This course is designed to introduce students to concepts of colonialism and indigenous reaction to it. Students will learn about the following: the origins of indigenous peoples in Canada; the rise of Europe and its world-wide empires; European colonialism in the Americas; Canadian forms of colonialism and neo-colonialism; the aftermath of colonialism, and indigenous reactions to the above. The experiences of indigenous peoples in North America, particularly Canada, will be the focus of our reading and discussions. The experiences of indigenous peoples in Central and South America will also be considered. More Details on this course
    FNST-101 - Credits: 3.000
    Introduction to First Nations Studies II
    This is an introductory First Nations Studies course that will review the historical relationship between Aboriginal and non-Aboriginal peoples within Canada. It will then provide an overview of the contemporary relationships between Aboriginal and non-Aboriginal peoples within Canada as they relate to issues of identity, consciousness, population, health, social development, justice, urban experience, treaties, self-determination and self-government, land claims policy, organization, the Canadian government, and economic development. More Details on this course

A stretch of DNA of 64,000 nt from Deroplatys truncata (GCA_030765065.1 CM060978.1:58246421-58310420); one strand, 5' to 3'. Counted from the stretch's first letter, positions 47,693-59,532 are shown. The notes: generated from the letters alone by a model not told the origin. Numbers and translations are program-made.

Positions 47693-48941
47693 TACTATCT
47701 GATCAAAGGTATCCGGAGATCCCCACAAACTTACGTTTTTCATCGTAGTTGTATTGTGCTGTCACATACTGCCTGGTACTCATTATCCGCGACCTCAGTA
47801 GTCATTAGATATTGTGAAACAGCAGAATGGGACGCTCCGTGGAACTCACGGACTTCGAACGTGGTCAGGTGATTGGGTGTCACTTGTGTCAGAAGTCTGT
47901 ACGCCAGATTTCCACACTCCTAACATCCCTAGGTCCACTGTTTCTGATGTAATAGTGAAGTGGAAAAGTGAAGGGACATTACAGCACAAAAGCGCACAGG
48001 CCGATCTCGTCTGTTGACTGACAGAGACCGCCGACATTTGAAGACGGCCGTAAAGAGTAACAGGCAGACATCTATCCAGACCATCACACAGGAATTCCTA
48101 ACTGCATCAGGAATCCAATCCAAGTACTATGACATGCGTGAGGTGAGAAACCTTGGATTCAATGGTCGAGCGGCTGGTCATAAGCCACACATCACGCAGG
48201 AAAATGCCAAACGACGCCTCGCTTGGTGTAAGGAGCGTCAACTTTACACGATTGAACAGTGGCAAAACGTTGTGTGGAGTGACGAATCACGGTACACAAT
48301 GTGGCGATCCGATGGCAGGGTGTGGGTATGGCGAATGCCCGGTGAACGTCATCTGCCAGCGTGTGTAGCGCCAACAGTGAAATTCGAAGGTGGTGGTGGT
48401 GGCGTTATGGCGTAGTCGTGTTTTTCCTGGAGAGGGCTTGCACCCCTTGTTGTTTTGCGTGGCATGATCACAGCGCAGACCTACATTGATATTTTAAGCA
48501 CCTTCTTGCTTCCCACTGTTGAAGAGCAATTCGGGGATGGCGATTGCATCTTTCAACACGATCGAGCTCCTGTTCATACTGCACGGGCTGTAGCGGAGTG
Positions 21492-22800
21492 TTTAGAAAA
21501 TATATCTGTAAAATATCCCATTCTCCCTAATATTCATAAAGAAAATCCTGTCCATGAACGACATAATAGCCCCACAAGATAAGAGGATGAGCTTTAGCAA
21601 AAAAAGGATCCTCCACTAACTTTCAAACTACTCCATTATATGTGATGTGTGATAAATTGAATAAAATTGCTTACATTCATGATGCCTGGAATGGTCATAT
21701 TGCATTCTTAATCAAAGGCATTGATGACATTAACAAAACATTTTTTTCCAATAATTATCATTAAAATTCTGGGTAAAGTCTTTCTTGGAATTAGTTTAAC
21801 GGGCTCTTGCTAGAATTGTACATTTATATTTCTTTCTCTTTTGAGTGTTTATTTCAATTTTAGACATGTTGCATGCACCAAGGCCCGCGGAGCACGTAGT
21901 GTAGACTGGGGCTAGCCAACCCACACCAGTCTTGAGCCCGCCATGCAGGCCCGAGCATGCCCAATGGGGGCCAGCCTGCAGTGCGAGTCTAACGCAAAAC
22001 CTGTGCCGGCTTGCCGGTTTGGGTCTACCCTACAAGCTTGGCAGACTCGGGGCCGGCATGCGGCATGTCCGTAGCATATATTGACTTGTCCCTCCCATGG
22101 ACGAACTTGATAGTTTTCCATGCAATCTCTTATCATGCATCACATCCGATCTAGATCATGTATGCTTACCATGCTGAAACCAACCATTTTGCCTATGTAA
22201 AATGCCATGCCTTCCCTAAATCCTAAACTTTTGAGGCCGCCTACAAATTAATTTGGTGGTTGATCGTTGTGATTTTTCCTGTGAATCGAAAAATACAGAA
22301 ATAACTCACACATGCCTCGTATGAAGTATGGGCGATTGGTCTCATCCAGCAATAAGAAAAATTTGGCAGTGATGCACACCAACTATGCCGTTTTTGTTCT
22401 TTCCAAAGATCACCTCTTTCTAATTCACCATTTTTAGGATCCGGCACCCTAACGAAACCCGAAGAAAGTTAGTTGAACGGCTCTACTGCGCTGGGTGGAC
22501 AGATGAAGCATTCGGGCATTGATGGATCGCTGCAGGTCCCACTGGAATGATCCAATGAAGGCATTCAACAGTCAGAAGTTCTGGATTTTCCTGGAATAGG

FNST-203 - Credits: 3.000
    First Nations of the Americas
    This course will consist of an historical examination of specific First Nations peoples of Southern, Central, and North America (excluding Canada). The traditional cultural, social, economic, political and spiritual strengths of these groups will be explored in the context of the pre-contact and post-contact eras. Students will learn of the fascinating diversity that exists in Indigenous cultures throughout the Americas and the effects of non-Indigenous colonial contact on them. More Details on this course